The original ASV was, in effect, one of the first MRAPs (Mine Resistant Ambush Protected) to get to Iraq. Originally developed in the 1990s for use by MPs (Military Police) in combat zones, only a few were bought initially. It was found that for 1990s era Balkan peacekeeping, existing armored vehicles were adequate and that in the narrow streets of Balkan towns the ASV was too wide to be very maneuverable. Then came Iraq, and suddenly the ASV was very popular. The army got a lot more because military police like these vehicles a lot. The MPs originally wanted 2,000 ASVs but before Iraq were told they would be lucky to get a hundred. After 2003, the MPs got all they wanted. Colombia noted the ASV success in Iraq and got some of their own.

The basic ASV is a 15 ton 4x4 armored car that is built to handle the kind of combat damage encountered in Iraq. The ASVs are, unlike armored hummers, built from the ground up as armored trucks. Basic ASVs are 6.1 meters (20 feet) long and 2.6 meters (8.5 feet) wide, making them a bit larger than hummers. The ASV is heavy enough to survive most roadside bombs and keep going. The ASV is bullet and RPG proof. The turret is the same one used on the U.S. Marine Corps LAV. When the marines went shopping for armored trucks, however, they passed on the ASV. This is believed to be mainly because most armored trucks have more room inside. The ASV carries a crew of 3, with plenty of room for additional gear but not a lot of people. That's why the stretched ICV version was developed. Iraq has also bought the ICV version.

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1 avril 2014 2 01 /04 /avril /2014 16:25
Brazil AF Details Hermes 900 Purchase


April 1, 2014 defense-unmanned.com

(Source: Brazilian air force; dated March 27, 2014)

 (Issued in Portuguese; unofficial translation by Defense-Aerospace.com)


Hermes 900 Enhances FAB’s Electronic Reconnaissance Capability


The rationale for buying a single large UAV to patrol several cities during the World Cup is unclear, but at least the Hermes 900 (above) is at least twice as capable as the Hermes 450s that Brazil now operates. (Elbit photo)


Purchased for use during the World Cup, this equipment is among the most modern in the world and will strengthen border monitoring


The Brazilian Air Force (FAB) has acquired a unit of the Israeli Elbit Systems Hermes 900 remotely piloted aircraft (RPA). The contract signed last week (March 19) includes logistical support and a one-year warranty of the equipment.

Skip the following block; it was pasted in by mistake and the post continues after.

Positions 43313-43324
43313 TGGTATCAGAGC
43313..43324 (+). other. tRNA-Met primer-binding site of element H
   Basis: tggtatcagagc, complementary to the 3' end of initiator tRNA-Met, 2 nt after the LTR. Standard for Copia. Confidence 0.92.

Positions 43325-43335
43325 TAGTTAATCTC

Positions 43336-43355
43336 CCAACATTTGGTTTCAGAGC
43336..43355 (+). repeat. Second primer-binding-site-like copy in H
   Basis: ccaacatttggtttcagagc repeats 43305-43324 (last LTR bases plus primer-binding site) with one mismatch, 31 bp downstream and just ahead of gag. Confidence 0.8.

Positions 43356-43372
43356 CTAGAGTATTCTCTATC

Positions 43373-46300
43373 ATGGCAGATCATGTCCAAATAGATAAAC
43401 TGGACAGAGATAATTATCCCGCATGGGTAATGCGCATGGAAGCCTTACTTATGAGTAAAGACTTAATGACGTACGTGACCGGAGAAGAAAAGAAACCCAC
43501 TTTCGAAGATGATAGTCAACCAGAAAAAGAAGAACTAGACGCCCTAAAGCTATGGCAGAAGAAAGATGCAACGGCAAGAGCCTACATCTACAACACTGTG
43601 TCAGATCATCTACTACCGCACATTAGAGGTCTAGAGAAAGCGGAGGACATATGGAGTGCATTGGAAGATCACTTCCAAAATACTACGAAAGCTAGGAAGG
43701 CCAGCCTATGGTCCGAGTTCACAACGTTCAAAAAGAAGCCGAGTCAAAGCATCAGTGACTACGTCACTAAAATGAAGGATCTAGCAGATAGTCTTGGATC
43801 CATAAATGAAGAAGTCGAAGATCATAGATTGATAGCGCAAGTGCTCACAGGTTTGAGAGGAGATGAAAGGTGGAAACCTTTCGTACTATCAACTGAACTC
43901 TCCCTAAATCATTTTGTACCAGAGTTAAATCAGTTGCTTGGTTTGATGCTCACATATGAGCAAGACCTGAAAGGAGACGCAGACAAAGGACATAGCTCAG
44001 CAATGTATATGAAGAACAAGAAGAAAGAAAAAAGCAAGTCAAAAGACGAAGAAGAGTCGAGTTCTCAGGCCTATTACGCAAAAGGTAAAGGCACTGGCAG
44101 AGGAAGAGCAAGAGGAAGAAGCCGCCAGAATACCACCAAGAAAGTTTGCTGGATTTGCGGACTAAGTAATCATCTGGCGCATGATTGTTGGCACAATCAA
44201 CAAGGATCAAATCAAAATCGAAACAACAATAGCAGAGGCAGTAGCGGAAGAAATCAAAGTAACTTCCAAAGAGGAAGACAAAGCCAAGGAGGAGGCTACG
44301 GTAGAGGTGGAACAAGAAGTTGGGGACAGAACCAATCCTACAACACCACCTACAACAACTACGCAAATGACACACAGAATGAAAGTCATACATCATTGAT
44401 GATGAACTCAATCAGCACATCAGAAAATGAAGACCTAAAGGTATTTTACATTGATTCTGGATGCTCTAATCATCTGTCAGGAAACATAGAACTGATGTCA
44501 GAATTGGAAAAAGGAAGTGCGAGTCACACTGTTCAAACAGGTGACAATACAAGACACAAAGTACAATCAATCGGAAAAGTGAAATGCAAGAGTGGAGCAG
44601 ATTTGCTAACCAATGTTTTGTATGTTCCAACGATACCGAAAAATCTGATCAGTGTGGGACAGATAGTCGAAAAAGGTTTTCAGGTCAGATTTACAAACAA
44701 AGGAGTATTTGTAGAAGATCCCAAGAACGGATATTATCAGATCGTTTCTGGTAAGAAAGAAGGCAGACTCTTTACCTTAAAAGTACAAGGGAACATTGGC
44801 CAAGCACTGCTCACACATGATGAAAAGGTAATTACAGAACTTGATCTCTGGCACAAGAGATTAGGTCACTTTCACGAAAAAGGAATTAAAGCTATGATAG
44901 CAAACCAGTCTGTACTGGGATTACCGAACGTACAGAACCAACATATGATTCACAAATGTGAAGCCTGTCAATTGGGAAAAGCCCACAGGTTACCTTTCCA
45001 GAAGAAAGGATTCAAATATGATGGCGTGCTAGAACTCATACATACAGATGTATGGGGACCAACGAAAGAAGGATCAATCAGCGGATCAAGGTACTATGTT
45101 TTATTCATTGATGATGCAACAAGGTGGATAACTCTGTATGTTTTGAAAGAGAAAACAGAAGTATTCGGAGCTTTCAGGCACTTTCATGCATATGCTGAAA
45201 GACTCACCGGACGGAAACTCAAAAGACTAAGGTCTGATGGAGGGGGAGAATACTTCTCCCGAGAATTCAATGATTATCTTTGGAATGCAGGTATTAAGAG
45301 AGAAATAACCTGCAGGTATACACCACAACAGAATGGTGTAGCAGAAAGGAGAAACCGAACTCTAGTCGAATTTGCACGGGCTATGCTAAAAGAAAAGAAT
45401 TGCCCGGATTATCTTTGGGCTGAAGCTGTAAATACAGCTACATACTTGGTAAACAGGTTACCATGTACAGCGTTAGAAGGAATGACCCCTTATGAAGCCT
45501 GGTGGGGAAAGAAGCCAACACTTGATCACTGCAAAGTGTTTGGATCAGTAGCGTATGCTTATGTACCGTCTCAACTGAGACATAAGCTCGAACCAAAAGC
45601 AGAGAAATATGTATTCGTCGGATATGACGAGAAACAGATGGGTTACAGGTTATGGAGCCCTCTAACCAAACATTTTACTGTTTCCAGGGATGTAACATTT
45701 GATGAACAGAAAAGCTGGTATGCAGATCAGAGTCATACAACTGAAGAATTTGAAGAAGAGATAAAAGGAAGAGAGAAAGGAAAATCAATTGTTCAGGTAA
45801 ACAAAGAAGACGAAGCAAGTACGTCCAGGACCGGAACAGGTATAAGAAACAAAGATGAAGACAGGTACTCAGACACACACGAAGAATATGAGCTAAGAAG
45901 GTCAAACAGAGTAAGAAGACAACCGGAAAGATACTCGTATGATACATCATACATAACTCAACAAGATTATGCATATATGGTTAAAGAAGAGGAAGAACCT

The purchase was closed by the Air Force Logistics Center (CELOG) which has been negotiating the deal since last year. According to CELOG commander, Air Brigadier Ricardo César Mangrich, the new UAV will arrive in Brazil in early May, and will be ready for use during football the World Cup. The competition starts in June.


The new aircraft will be operated by the “Horus” Squadron (1º / 12º GAV), which has been operating the FAB’s RQ-450 Hermes unmanned aircraft since 2011. Headquartered in Santa Maria (RS), the squadron has begun theoretical training courses for Hermes 900 crews. Acquiring a UAV which belongs to the same “family” as the ones already in service facilitates the service introduction process. So much so, in fact, that the crew will operate the new aircraft during takeoffs and landings from the same ground station (shelter) currently used. The acquisition is also part of the FAB’s plan for UAV acquisition.


New Features


In addition to the well-known RQ-450 Hermes, among the main advantages of operating Hermes 900 is its “SkEye.” This is a set of 10 high-resolution cameras which allow surveillance of an entire region. The software which processes the set of images, allows them to be viewed independently, and so different targets can be monitored simultaneously within a given area. About 10 people will be needed to operate the new equipment. This sensor fitted to the Hermes 900 bought by Brazil was, until now, only available to the Armed Forces of Israel.


Classified as a category-4 equipment, the Hermes 900 is operated using satellite communications. The link will allow the machine to fly well beyond the 250 km range of the Hermes 450. In addition, the 900 can fly at 30,000 feet (over 9000 meters high) and has an endurance of over 30 hours of flight time -- about double that of the RQ-450. These advantages are important allies in the toolset used by FAB for the electronic monitoring of borders.


In the Americas, the Hermes 900 is operated by Mexico, Colombia and Chile.

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1 avril 2014 2 01 /04 /avril /2014 16:20
Lighting Up The Night



3/21/2014 Strategy Page


Marines with tank platoon, Battalion Landing Team 2nd Battalion, 1st Marines (BLT 2/1), 11th Marine Expeditionary Unit, fire the M256 smoothbore gun of an M1A1 Abrams tank on static targets during Realistic Urban Training Marine Expeditionary Unit Exercise 14-1 (RUTMEUEX) at Camp Roberts, Calif., March 20, 2014. RUTMEUEX will prepare the 11th MEU Marines for their upcoming deployment, enhancing Marines' combat skills in environments similar to those they may find in future missions. (U.S. Marine Corps photo by Gunnery Sgt. Rome M. Lazarus)

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1 avril 2014 2 01 /04 /avril /2014 16:20
U.S. Air Force Awards Lockheed Martin Full Production Contracts For Next Two GPS III Satellites